Where is the regulation?  The banks got in trouble in the first place because nobody was really keeping tabs on what they were doing. There were no clear instructions put in place as to how and where the bailout money was to be used.  As a result the CEOs and their upper management lined their pockets while the little people got shafted.

The wastrels out there need to stop and look at the short-term and long-term consequences of their actions. Otherwise they might one day find themselves out of luck.

Saturday, 10 January 2015

Best Hot Chocolate in Montreal

Chocolate is one of the ultimate comfort foods during the cold months, or any time of the year for that matter.  Given the city's French history, it's clear that Montreal takes the confection seriously.  Chain coffee shops aside, there are places that make a cup of hot chocolate into an adventure for the taste buds.  Here are some of Montrealers' favourite places for a chocolat-chaud.

Juliette & Chocolat
1626 Ste-Catherine St West
This prime hot spot in the downtown core boasts a menu of carefully-chosen chocolate from Madagascar to South America.  The owner's continual quest for a concoction "like our grandmothers used to make" has resulted in a place that is dedicated to chocolate in all its forms.

Suite 88
1225 De Maisonneuve Blvd West
The space is modern and intimate, but guests can easily forget where they are and travel the world via the selection of chocolates that this chocolatier offers.  As soon as one enters, the rich aroma tantalizes the imagination.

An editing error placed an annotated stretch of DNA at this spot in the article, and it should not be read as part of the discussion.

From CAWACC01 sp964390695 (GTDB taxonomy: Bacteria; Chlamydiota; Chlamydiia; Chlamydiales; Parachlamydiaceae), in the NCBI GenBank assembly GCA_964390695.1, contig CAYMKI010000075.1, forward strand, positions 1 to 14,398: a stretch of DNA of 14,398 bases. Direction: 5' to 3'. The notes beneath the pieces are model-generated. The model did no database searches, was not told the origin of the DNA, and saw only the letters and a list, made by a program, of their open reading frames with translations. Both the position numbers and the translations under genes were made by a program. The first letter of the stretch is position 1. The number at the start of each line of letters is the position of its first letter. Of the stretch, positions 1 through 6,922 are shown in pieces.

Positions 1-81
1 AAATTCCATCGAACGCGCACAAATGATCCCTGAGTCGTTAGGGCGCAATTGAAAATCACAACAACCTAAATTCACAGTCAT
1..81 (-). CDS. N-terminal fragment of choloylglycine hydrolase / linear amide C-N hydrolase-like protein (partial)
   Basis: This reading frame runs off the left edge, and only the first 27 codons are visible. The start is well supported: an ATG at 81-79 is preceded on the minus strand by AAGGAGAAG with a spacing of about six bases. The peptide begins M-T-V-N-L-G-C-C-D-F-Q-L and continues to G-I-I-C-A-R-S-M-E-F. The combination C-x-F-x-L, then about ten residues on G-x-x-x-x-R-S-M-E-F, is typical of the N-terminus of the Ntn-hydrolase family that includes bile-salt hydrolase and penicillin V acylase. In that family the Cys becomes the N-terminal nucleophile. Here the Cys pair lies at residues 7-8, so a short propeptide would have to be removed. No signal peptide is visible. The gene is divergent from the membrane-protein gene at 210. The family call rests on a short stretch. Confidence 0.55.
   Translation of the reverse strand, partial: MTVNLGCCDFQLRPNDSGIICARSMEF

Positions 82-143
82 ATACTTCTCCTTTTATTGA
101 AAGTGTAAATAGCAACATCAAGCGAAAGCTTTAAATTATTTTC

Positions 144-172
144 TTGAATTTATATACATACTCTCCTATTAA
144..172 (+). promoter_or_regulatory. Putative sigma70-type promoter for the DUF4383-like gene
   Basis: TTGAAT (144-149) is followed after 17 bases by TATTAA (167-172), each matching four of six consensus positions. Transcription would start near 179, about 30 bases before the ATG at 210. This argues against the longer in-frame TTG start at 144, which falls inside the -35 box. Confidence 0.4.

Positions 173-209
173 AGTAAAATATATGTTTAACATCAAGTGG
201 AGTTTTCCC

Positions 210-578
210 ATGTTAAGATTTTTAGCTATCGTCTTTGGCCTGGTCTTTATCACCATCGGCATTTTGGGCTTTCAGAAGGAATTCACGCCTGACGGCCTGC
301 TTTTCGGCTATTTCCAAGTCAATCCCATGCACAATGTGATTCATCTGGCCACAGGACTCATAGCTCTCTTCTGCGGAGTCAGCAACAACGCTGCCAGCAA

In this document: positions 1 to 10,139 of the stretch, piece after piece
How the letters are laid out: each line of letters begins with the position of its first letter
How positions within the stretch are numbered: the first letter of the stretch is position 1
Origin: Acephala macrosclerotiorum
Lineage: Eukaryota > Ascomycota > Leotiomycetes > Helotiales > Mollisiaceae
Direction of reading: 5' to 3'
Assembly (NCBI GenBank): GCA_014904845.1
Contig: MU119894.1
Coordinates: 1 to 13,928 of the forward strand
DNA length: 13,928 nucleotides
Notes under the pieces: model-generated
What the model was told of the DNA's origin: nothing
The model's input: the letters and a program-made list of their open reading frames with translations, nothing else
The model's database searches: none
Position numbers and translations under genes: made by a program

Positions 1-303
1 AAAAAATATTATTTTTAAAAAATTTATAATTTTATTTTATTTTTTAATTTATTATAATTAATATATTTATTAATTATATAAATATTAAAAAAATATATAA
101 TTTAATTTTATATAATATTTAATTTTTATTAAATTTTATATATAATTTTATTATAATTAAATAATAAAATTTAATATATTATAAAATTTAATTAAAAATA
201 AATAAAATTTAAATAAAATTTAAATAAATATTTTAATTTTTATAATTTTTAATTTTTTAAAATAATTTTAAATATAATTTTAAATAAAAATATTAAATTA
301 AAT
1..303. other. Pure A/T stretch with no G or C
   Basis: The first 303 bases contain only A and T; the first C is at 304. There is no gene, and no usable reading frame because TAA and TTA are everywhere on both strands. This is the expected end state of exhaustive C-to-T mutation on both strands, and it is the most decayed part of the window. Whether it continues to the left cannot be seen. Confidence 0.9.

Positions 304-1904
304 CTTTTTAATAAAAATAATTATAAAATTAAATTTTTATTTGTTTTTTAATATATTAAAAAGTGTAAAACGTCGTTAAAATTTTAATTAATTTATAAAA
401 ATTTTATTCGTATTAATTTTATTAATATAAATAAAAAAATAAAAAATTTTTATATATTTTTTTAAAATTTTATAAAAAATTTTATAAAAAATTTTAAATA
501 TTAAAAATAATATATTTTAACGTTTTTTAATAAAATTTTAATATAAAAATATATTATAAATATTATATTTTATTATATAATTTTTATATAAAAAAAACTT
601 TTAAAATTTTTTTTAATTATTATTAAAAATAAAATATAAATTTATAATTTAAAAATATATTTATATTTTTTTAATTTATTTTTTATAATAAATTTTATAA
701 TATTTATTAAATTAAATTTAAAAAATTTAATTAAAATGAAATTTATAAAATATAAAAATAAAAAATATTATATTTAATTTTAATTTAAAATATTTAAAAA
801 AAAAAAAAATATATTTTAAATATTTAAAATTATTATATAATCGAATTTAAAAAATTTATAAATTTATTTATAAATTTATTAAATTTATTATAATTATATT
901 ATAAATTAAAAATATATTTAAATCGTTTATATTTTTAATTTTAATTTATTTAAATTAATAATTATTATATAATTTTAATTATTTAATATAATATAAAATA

Café Humble Lion
904 Sherbrooke St West
Wooden shelves bearing classic knick-knacks decorate this comforting spot in a dreary stretch of Sherbrooke Street.  Its menu isn't as varied as some other places on this list but it more than makes up for that with a relaxing atmosphere and delicious selection of coffees, chocolates, and desserts.

Aux Vivres
4631 St Laurent Blvd
For the health-conscious, this restaurant specializes in fresh vegan meals using high-quality ingredients.  Their mission to debunk the myths surrounding vegan food extends to their delicious soy hot chocolate, which is lovingly made for anyone to enjoy.

Cacao 70
2087 Ste-Catherine St West
Dessert pizza with chocolate topping.  That is one of the most popular dishes at this trendy café with a sweet-tooth overload menu of crepes, waffles, and of course chocolate in many forms.  With a selection of cocoa from 15 countries there's certain to be something to please even the most cynical person's palate.